Tips for Managing Seasonal Affective Disorder

Woman, man hiking on a winter day
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Have you been feeling more irritable or depressed lately? Sleeping more and craving carbs? If so, you may be suffering from Seasonal Affective Disorder (SAD), a condition that’s likely caused by a lack of sunlight, which leads to decreased production of the brain chemical serotonin. The good news is you’ll feel better by April, when the daylight hours become longer. But right now, that’s a long way off. If packing up and moving south isn’t in your immediate plans, there are a few things you can do to alleviate the symptoms of SAD.

Make Sure Your Tank is Full

Your body runs and feels better when it’s well-fueled. A deficiency in any nutrient can leave the body stressed and susceptible to illness, which can increase feelings of fatigue or depression. Studies have linked low levels of the B vitamins to higher rates of depression, so make sure you get a few servings of leafy greens, whole grain breads and cereals, legumes and low-fat animal foods like fish, chicken or low-fat dairy each day. Taking a multivitamin during the fall and winter can also give you some added protection. 

Take Some Extra D and Omega-3

Low levels of both vitamin D and omega-3 fats are also linked with depression, and individuals who are supplemented seem to feel better. Eating fatty fish like salmon or sardines at least twice each week should provide enough omega-3, or try plant sources like chia or hemp seeds and walnuts. Fish is also a good source of vitamin D, as is fortified orange juice and milk (but not most other dairy products) and eggs, but this is one vitamin that’s hard to get enough of from foods alone. It’s known as the “sunshine vitamin” because much of our vitamin D is produced in our skin by the sun. Most of us don’t get adequate sun exposure during the winter months, so it's usually wise to supplement this vitamin.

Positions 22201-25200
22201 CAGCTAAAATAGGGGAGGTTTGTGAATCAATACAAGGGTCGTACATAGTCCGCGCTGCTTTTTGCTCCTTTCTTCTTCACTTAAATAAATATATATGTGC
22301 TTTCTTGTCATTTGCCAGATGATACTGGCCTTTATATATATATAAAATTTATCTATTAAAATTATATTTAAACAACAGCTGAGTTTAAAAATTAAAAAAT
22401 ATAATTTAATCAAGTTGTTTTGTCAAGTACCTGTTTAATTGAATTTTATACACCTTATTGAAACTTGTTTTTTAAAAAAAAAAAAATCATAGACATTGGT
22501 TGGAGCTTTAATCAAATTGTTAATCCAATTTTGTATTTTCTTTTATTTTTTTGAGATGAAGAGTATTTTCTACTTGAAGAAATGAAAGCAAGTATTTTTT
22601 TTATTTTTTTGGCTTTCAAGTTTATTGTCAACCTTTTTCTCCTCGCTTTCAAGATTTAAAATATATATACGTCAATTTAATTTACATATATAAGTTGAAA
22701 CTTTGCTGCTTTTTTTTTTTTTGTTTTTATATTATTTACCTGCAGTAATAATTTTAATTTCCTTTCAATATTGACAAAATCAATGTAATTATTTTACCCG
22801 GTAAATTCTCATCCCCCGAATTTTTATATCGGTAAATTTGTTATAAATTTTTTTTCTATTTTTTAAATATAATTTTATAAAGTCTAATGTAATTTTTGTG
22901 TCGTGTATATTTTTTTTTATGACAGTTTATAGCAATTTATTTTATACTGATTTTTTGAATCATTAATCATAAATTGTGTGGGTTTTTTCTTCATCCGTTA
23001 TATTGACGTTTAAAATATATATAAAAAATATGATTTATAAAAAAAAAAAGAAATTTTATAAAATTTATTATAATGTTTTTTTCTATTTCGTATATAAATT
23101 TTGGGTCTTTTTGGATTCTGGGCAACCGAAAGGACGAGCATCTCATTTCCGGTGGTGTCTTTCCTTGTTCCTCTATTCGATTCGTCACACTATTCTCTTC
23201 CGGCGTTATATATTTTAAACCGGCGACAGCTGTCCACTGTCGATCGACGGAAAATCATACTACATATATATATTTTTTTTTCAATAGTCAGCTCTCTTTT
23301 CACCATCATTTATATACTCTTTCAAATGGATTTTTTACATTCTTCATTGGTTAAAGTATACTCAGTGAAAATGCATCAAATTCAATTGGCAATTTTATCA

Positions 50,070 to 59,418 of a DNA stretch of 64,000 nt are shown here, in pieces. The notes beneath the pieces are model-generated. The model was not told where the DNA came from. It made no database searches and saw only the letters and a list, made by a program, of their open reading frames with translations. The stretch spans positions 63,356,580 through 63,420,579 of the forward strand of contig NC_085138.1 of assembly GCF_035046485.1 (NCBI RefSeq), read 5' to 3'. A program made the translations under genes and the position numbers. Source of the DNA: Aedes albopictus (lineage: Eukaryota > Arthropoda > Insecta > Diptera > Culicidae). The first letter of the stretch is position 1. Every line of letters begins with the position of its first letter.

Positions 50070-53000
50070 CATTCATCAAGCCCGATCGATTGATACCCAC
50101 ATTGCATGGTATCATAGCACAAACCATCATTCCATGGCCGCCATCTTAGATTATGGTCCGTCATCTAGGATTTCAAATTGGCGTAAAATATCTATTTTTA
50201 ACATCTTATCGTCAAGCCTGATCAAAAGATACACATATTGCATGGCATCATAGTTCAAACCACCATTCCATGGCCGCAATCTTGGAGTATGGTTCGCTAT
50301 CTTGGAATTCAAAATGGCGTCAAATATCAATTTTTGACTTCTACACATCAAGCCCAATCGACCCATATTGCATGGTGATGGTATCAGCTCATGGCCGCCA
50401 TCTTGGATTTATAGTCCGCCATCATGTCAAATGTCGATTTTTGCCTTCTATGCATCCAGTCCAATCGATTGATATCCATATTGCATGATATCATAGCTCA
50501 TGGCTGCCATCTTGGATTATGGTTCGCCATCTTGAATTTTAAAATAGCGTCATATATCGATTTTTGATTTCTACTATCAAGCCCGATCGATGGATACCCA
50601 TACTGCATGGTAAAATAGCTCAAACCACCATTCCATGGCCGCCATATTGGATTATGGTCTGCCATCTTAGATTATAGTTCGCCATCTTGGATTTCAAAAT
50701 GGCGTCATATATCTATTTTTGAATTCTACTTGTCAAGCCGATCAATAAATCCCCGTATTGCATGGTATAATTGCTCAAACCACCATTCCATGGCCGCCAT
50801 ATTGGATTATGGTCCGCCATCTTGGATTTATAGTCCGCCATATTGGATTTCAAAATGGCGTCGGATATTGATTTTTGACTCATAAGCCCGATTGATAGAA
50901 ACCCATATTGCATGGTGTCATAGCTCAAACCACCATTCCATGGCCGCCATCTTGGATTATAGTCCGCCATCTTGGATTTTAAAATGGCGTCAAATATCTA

Eat More (Smart) Carbs

There’s a reason many people crave carbohydrates like pastries, pasta and potatoes more in the fall and winter, and it has to do with the mood-boosting serotonin. Serotonin levels in the brain tend to drop with less sunlight, but eating carbs can raise them and produce a calming effect. Unfortunately, eating too many of those refined carbohydrates causes your insulin to work overtime and contributes to winter weight gain. Allow yourself some occasional treats, but smart carb choices like whole grain breads and cereals, legumes and fruits and vegetables, which will actually make you feel better for longer.

Boost Your Endorphins

You don’t have to be a runner to experience “runner’s high.”  A good dose of any form of exercise will increase production of the feel-good neurotransmitters in the brain known as endorphins. Regular exercise can also help you to sleep better at night, so you feel more alert during the day. Try to get some exercise most days of the week and, for an added bonus, exercise outside whenever it’s sunny, to also boost your vitamin D and serotonin levels.

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Anne Danahy
Anne Danahy, MS, RDN, is a wellness dietitian and nutrition communications consultant who specializes in women's health and healthy aging. She blogs at Craving Something Healthy. Follow her on Facebook, Instagram, Twitter and Pinterest.